In other words, Louisiana Act No. 99 sets up the local machinery and financing as provided for in H. R. 8320.

Louisiana Act No. 99 is based on the model act developed by the Council of State Governments and provides for impartial local control of marketing facilities developed under the act, by insuring that all interested groups are represented in the direction of the facilities. Facilities provided for in this act will be operated by the farmers and the produce trade. The facility itself will not engage in commercial activities other than providing the means by which private dealers can operate more efficiently.

All of these efforts toward planning for improved marketing facilities by the State department of agriculture may not be realized in any respect unless Congress acts favorably on H. R. 8320, and the Departmeni of Agriculture of Louisiana therefore urges a favorable report by your committee and further urges passage of this bill by the Congress at this session.

The commissioner of agriculture wishes to register his objection to the limitation of 10,000 cubic feet cold storage as set forth in section 4 (a).

I submit this statement, Mr. Chairman, and I have supplied the secretary with four or five statements for the record.

I would like to submit, also, for the record a statement by Mr. Joseph Chakona, chairman of the special market committee of our association.

(The statement above referred to is as follows:) STATEMENT OF JOSEPH CHAKONA, CHAIRMAN, SPECIAL MARKET COMMITTEE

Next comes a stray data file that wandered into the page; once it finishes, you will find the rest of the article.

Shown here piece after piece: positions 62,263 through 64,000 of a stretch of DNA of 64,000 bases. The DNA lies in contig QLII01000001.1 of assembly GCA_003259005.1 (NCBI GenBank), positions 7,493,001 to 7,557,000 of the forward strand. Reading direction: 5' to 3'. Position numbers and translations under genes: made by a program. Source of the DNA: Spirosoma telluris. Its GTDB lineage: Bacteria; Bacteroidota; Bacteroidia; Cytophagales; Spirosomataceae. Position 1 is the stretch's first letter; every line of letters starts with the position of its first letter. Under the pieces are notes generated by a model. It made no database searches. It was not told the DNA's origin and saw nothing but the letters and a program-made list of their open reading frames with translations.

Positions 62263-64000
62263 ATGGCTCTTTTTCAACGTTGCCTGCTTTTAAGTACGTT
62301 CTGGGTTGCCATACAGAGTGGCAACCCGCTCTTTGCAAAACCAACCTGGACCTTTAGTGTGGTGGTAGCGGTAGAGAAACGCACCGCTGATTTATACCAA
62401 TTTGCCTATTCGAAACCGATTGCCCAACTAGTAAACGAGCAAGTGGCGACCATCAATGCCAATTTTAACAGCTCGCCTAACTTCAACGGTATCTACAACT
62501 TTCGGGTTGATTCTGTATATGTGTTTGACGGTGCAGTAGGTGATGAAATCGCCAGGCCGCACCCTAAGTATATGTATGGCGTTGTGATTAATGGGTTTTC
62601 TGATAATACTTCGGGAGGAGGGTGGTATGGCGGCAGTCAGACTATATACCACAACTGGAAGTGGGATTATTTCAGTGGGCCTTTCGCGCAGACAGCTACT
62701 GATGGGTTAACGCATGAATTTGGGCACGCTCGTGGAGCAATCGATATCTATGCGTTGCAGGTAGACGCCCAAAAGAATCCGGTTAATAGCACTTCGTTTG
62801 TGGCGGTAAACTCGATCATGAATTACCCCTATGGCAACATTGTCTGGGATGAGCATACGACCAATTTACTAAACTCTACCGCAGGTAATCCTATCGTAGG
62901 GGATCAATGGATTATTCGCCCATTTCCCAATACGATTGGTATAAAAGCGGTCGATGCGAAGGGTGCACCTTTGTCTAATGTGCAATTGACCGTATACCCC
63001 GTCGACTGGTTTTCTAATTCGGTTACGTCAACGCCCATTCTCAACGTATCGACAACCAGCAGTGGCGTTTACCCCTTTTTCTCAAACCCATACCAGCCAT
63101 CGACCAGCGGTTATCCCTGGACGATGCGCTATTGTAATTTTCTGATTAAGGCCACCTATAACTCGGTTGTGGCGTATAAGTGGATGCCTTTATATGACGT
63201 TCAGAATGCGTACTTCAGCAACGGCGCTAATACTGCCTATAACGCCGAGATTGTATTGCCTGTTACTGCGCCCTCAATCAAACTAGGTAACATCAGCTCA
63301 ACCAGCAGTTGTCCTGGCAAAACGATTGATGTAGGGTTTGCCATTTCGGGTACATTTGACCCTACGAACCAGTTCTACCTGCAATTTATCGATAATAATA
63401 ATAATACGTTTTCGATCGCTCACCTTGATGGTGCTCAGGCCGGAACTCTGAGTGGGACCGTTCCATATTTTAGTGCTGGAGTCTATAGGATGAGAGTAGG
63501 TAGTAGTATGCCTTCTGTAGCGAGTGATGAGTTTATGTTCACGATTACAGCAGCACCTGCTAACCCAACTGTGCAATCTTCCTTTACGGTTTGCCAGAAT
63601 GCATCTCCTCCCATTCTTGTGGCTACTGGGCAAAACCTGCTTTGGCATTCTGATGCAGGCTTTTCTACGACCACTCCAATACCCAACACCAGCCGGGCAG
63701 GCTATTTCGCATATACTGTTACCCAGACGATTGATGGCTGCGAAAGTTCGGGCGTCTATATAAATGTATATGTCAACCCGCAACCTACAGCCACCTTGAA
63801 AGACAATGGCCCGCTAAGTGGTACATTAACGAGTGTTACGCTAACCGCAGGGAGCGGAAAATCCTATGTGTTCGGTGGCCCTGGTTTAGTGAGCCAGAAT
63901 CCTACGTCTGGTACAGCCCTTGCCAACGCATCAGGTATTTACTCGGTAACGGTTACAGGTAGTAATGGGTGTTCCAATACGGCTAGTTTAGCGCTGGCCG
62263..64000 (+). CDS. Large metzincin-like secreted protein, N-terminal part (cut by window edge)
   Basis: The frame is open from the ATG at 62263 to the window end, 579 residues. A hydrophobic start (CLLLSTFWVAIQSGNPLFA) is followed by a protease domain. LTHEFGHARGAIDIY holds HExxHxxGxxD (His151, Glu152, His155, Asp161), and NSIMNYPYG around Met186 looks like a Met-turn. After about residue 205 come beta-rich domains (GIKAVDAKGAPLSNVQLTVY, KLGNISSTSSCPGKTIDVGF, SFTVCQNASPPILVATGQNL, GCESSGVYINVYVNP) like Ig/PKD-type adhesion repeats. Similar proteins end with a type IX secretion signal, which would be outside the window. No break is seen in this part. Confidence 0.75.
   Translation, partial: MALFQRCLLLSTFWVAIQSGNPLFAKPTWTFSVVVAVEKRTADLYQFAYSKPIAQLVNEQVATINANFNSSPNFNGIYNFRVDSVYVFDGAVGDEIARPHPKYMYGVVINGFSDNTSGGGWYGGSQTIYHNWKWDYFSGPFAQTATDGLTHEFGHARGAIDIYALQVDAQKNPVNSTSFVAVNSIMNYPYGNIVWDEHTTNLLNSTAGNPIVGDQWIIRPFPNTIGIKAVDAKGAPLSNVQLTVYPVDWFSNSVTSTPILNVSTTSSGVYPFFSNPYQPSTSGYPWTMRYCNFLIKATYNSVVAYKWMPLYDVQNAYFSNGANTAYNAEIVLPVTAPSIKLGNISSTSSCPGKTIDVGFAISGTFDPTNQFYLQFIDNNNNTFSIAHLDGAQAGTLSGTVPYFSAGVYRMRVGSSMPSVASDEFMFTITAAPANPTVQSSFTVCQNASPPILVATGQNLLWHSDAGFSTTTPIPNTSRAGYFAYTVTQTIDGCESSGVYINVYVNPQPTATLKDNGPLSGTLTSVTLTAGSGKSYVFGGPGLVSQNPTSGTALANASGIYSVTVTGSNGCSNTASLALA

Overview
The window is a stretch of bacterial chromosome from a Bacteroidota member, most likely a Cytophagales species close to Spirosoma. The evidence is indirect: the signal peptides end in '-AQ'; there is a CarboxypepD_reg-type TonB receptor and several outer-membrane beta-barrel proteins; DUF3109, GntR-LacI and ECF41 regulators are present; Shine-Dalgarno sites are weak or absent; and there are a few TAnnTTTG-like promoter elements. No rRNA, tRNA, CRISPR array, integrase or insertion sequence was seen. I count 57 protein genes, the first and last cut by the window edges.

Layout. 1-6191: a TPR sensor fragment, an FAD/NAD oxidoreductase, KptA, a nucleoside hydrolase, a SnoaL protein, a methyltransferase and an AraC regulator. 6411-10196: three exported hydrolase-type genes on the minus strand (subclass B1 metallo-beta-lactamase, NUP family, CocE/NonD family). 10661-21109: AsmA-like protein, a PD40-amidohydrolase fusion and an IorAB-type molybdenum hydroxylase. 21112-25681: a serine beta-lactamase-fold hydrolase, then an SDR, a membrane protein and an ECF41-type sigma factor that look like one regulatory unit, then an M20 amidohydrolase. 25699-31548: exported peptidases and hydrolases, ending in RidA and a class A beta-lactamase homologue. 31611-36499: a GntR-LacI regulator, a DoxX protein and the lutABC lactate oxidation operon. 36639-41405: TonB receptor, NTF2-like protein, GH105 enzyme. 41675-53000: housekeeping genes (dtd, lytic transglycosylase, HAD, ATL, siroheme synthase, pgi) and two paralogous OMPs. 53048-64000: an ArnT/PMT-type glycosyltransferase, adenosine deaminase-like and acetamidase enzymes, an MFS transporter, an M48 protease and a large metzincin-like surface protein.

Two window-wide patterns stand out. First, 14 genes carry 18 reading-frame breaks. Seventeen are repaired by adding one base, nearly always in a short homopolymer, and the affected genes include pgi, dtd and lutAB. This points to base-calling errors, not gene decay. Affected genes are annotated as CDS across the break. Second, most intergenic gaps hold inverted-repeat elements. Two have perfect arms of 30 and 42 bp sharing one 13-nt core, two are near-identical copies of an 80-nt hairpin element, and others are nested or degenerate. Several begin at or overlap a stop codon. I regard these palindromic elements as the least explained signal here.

Mr. Chairman and gentlemen of the Agricultural Committee, following the visit of Chairman Cooley and some of the members of the Agricultural Committee to the city of New Orleans a few months ago, a special local committee was appointed to study the market situation in New Orleans and determine the opinions of some of those in the industry who might be affected by the legislation contained in H. R. 8320.

In general, let me say that we are in favor of this legislation. While New Orleans may not be in as serious a condition in regard to needing marketing facilities as some other cities in the Nation, there is room for improvement. This city is growing steadily and is serving as increasing population within the city and its surrounding trade area. We might not have to plan immediately to come under the terms of this bill, should it become a law, but we certainly would be interested in developing plans for a central market which could be developed in the near future according to the developing needs of the city.

New Orleans now has a well-constructed farmers market, located in the wellknown French Market, but it is in a somewhat conjested area with no practical way of expanding the facilities. Right adjacent to this farmers market is a general